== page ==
This sermon was delivered on July 10, 2011 at St. Francis de Sales Oratory, by Canon Raphael Ueda of the Institute of Christ the King Sovereign Priest. It is a good “everyday” reminder for all of us struggling to get to Heaven.
This year we have a very late liturgical calendar. Two weeks ago I celebrated the feast of Corpus Christi in Chicago, and the next time we will have such a late feast of Corpus Christi will be 2038. It will be the 24th of June. So, now it is nice to take up again an ordinary Sunday which makes us understand to appreciate more our God, Emmanuel, which means “God with us.”
Today’s Mass begins with a cry of unshakable hope, “The Lord is my light and my salvation: whom shall I fear?” The Lord is with us in the Blessed Sacrament of the altar. And when Jesus comes to us in Holy Communion, He does not leave without impressing His grace on our soul. Thus the virtue of this sacrament, the warmth of divine charity, remains in our souls.
But, as soon as we leave the church, how often we forget that we have received the Lord and we submerge ourselves in other business and occupations and worldly affairs. Yes, we know our weakness. We forget so easily the grace received and benefit given, and we have even before our eyes the remembrance of our failures and infidelities. Then how great is our need to humbly repeat the beautiful prayer of today’s Mass: “O Lord, forgive us our sins. Help us O God, our savior, for the glory of Your Name”. Indeed, in spite of the continual help of divine grace, in spite of so many confessions and communions, we still need to acknowledge new failures very day, and we must begin anew daily.
The struggle of our life as a Catholic is arduous and sometimes very painful, but St. Paul reminds us that the sufferings of this time are not worthy to be compared with the glory to come. This thought of the glory in heaven is one of consolation, hope, and confidence. However, it does not prevent us from longing for freedom and complete redemption already on this earth. Because the more we suffer because of our weakness the more we should turn to Jesus with full confidence in the power of His redemption.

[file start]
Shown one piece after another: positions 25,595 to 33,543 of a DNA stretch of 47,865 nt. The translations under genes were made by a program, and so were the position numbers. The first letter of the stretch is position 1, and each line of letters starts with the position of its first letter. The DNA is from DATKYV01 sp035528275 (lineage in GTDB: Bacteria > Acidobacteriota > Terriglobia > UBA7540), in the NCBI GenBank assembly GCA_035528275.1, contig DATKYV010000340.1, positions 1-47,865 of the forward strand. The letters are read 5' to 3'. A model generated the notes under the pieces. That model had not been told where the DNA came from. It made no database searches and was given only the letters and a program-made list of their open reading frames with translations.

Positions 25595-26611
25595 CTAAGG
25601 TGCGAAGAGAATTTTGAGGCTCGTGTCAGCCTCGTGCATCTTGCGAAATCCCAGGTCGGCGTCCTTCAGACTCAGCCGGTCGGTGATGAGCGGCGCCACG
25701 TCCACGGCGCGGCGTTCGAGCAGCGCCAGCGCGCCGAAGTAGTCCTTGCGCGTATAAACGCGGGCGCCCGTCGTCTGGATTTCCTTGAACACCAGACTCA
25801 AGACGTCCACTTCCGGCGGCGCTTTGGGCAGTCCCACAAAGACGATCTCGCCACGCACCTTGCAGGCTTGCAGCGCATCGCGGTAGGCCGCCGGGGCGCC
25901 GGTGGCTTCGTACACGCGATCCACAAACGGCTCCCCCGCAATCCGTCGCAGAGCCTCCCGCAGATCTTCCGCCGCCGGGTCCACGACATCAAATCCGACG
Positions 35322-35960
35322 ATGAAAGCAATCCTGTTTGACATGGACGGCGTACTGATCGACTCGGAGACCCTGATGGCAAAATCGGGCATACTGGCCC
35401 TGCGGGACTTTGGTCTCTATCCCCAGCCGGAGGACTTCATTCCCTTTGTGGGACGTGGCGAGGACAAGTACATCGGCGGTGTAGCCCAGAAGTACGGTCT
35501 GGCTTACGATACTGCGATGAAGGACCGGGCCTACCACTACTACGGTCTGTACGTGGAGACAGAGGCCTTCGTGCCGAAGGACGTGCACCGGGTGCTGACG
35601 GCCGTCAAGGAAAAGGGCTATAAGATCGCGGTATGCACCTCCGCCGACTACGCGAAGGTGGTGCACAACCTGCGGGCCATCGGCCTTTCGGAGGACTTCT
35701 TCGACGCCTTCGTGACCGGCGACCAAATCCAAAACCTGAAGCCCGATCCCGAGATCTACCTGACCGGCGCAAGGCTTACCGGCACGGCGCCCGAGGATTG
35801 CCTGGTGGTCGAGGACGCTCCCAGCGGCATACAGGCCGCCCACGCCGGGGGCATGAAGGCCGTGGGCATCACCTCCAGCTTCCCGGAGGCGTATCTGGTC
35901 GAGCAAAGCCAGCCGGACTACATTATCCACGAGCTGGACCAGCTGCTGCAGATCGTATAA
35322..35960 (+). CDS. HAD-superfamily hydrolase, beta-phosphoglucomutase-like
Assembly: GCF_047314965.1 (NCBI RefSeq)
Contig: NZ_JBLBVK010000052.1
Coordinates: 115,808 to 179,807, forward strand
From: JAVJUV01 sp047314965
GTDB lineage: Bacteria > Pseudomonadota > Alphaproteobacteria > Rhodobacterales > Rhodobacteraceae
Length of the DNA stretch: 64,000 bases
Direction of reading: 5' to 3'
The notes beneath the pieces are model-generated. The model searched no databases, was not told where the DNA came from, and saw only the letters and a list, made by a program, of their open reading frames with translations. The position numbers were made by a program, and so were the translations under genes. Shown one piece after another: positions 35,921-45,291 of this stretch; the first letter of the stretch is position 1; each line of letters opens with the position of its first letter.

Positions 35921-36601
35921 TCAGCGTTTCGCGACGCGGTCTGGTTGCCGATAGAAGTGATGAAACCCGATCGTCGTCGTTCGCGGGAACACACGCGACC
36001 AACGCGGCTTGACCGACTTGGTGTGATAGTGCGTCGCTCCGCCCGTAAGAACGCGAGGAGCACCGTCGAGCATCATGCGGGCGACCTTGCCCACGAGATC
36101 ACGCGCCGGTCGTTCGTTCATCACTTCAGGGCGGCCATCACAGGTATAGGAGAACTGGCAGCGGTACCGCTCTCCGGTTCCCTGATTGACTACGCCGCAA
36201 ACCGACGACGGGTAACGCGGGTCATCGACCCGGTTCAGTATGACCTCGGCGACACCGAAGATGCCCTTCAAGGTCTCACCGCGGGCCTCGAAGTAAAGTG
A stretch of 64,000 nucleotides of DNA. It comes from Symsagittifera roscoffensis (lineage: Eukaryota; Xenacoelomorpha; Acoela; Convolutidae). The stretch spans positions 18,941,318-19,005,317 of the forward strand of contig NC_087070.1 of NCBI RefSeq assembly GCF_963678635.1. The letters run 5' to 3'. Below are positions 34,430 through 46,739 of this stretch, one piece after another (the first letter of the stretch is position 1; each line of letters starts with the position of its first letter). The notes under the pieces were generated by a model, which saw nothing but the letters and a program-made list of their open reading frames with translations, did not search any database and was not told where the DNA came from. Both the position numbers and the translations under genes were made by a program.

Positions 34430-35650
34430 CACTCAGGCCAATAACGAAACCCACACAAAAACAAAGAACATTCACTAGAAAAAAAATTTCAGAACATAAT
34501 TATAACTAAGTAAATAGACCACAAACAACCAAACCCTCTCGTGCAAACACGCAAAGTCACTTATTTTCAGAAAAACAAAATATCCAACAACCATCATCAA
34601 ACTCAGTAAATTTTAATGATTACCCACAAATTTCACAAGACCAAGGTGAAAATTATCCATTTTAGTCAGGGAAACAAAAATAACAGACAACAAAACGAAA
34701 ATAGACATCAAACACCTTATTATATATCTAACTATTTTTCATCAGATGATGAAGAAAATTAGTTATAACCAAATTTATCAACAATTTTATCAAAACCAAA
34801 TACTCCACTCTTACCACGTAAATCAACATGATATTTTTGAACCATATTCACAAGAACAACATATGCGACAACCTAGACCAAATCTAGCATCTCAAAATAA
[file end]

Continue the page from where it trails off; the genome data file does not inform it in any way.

Today’s Gospel is a practical demonstration of the words of Jesus: “Without Me, you can do nothing”. Simon and his companions had been fishing all night and had caught nothing. If we have had some little experience in the spiritual life, we will recognize that this is often our situation, too. How many efforts we have made to rid ourselves of this or that attachment, to forget injuries, to adapt ourselves to our neighbor’s way of doing things, to subject our will to another! And yet, after all these efforts, we find our hands empty like St. Peter’s nets. But let us not be discouraged.
If we can humbly acknowledge our failures instead of feeling defeated because of them, then failure itself will turn into victory. In spite of our good will to advance in virtue, our Lord will not permit us to have any success until He sees that we are totally convinced of our own weakness and inability. So, sometimes He lets us work all night without catching anything. But, once He sees our willingness to admit our weakness openly, He will come to our aid. We must then have great faith in Him– never allowing ourselves to give up through lack of success. Every day, relying on His word, we must begin anew. Then let us repeat with St. Peter in a similar cry of confidence, “Lord, at Thy word, I will let down the net”.
So, dear faithful, let us repeat it every day, every moment in our every daily life, without ever growing weary in our journey toward heaven. Amen.